Karate kids

By |2007-03-22T09:00:00-04:00March 22nd, 2007|Entertainment|

Micaela Kingslight’s crossed-eyes make it difficult to avoid stumbling into the microphone stand. But when she’s jamming alongside a drummer with a compulsive twitch, a bass player with a hangnail and a multiple personality keyboardist, she can’t really complain.
“We’re gonna pretend that each person has some kind of strange ailment that’s making it difficult to play their instrument,” insists Kingslight, explaining that the quartet frequently breaks into impromptu skits to shake up their sometimes-down ditties. Her bandmates and high school pals – Jeff Newman, 23, and Jason Walker, 24 – bust out laughing.
“Sometimes they’re a little out there,” she continues.
Theater-enthusiast Newman is crafting a sea horse out of gum stuck on top of a straw and tells Kingslight that he may be a man, but he has a uterus and wings.
The three comrades are supposed to be fusing two tunes, one by Walker and the other by Kingslight, at Kalamazoo’s The Zoo Bar, where they practice every Wednesday. But the band’s other and oldest leg, Ginger Bailey, is M.I.A. because the bar’s toilet needed a new ball cock. So, Kingslight, 23, throws her life on the line by revealing the toilet-shopper’s age.
After asking permission from Walker and Newman, she spills it. Revealing that Bailey is 30 years old, she pauses and follows up the confession with: “But she doesn’t look it at all.”
It’s unlikely Bailey will use the toilet-part as a weapon when she reads this. The four longtime friends, who officially formed Fractal this August, have never fought. Unless dance dueling – where karate meets Tae Bo – counts. The night before practice, when the band stayed up to the wee hours, Kingslight tumbled on the dance floor mid-kick and fell on her ass.
“We’re supposed to pretend we’re hitting each other,” Kingslight starts and continues in a nasally laugh, “but he’s (Walker) really violent. And I have the bruises to prove it.”
The posse’s playful banter comes off as natural as their zeal for making music. “We don’t just play music in order to be cool or in order to get laid or for a lot of the reasons a lot of bands become bands. We do it for the music, first and foremost.”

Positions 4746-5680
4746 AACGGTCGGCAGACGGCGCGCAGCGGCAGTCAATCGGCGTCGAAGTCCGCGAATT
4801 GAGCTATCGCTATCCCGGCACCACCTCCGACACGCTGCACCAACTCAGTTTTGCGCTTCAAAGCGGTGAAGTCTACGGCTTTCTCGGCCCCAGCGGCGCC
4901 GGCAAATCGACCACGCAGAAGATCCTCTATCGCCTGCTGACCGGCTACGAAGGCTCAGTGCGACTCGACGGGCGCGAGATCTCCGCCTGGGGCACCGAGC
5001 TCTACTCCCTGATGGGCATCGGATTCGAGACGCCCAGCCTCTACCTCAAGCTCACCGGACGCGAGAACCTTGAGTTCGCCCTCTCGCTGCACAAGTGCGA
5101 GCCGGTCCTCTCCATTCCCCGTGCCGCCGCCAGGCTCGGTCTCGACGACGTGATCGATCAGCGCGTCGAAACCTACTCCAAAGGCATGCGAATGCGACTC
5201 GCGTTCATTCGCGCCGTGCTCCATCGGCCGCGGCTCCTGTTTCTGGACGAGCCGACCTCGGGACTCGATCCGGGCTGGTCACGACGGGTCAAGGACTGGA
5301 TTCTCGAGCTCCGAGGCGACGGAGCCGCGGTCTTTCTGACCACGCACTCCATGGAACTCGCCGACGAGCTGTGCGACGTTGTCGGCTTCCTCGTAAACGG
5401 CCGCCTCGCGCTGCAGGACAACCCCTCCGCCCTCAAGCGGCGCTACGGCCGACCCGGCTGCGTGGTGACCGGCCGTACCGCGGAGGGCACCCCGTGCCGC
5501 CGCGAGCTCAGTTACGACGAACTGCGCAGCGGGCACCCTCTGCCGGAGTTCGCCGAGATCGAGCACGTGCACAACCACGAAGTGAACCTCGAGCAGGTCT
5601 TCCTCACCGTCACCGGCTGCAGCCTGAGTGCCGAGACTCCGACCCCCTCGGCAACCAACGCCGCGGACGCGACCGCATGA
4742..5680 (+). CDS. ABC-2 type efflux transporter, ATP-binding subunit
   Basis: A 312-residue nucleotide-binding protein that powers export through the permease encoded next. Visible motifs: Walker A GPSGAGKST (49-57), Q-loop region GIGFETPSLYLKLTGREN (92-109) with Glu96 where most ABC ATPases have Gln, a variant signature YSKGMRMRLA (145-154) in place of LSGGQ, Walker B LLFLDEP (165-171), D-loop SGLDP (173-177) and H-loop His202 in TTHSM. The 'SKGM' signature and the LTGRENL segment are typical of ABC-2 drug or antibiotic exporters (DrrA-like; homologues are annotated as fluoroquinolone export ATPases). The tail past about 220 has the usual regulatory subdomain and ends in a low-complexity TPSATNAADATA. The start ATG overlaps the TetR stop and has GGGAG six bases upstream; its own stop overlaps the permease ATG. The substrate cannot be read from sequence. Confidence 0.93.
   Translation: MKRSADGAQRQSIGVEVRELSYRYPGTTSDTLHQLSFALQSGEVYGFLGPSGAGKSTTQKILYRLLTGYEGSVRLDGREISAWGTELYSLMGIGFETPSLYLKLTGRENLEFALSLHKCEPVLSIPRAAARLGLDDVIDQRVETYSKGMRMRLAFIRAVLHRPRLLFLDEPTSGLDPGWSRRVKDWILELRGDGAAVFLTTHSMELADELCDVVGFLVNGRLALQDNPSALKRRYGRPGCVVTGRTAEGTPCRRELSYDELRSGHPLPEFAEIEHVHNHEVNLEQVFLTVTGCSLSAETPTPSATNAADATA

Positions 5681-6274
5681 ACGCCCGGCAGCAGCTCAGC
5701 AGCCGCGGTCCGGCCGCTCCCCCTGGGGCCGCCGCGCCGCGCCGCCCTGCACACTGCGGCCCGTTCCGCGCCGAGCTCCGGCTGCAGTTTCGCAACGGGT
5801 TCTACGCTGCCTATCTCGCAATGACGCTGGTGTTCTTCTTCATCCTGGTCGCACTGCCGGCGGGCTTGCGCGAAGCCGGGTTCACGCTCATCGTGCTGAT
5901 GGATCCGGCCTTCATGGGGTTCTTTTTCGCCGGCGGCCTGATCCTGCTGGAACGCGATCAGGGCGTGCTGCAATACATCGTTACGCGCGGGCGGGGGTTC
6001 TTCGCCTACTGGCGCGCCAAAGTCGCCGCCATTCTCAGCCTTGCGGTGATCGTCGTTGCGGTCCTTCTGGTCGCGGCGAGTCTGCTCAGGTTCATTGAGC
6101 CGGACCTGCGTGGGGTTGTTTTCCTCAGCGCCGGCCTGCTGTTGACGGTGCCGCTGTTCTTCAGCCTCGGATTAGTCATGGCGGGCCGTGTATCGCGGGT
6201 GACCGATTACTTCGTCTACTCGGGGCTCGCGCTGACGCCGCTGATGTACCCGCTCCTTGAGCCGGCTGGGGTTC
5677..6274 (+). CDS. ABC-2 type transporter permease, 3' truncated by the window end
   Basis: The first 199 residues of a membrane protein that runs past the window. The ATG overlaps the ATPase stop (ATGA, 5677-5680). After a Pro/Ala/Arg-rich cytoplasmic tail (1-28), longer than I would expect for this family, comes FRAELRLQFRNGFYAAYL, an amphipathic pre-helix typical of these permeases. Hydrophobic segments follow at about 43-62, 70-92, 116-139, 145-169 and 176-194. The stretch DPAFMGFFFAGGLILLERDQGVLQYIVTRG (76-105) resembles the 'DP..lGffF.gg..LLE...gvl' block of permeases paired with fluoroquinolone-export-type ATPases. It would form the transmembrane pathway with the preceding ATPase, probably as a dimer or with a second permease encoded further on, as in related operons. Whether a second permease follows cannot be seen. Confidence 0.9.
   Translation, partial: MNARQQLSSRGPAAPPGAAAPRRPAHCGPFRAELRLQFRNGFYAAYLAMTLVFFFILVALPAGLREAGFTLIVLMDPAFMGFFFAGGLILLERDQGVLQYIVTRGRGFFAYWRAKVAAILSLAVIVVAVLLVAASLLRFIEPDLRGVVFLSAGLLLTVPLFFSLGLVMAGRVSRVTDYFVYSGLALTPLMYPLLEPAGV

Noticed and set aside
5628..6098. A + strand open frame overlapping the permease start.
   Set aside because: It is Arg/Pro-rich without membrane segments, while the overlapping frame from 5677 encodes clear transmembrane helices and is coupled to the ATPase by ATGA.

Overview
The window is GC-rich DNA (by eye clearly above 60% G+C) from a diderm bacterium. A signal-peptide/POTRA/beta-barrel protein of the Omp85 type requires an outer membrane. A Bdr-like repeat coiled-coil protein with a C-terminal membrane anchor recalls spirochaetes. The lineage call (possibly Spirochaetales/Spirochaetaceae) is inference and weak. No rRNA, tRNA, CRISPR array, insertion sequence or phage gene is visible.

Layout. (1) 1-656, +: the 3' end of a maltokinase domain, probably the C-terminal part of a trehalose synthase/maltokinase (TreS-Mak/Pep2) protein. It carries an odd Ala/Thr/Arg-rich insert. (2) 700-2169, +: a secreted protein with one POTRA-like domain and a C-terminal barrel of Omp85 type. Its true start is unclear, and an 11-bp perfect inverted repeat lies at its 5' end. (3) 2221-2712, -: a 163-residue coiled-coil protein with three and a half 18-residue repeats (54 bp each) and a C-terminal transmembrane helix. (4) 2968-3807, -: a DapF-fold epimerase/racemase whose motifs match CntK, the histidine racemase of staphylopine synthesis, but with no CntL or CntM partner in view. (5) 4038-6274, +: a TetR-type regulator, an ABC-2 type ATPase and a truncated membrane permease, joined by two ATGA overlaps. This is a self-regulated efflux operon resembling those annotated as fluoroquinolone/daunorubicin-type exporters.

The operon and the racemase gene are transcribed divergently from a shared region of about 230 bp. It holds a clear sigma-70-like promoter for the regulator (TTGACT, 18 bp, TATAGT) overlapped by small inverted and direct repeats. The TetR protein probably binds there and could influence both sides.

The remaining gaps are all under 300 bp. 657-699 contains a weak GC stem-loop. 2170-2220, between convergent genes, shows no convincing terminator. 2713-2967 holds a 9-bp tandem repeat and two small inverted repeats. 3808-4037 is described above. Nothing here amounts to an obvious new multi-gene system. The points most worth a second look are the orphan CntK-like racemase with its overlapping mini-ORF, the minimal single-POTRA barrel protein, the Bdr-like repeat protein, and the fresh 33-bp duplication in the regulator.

So scoring is the icing on the cake? “Right,” Kingslight says nonchalantly, before realizing what she just agreed to. “What’d you say?” The statement’s repeated. But still, she concurs.
Fractal bathes in funk, alternative, rock, blues and jazz to assemble an infinite sound. On recently released EP “Timing” the band refashioned Kingslight’s sound, adding more layers and focusing on honing the songs’ sonic flair. It’s a departure from their first “Fly Papers,” which Kingslight says was almost completely self-generated.
The inclusion of three additions has been like filling a cavity and the former cover-band performer notes: “Working solo I didn’t have the sound that the music needed. It missed something.”
Three someones, to be exact. Recently, the foursome launched Fractal School of Music (located in the basement of Flipside Guitars in Portage), where each bandmember teaches their specialty: Newman coaches stage performance; Ginger teaches piano; Kingslight instructs songwriting and guitar/bass; and lone heterosexual Walker does drums and guitar.
Though gay bandmates outnumber Walker, he isn’t worried about it rubbing off on him. Insisting his answer is being influenced by the interviewer, he says, “I don’t want you putting words in my mouth.”
Newman quips: “Or anything else!”

About the Author:

Chris Azzopardi
As editor of Q Syndicate, the international LGBTQ wire service, Chris Azzopardi has interviewed a multitude of superstars, including Cher, Meryl Streep, Mariah Carey and Beyoncé. His work has also appeared in The New York Times, GQ, Vanity Fair and Billboard. Reach him via Twitter @chrisazzopardi.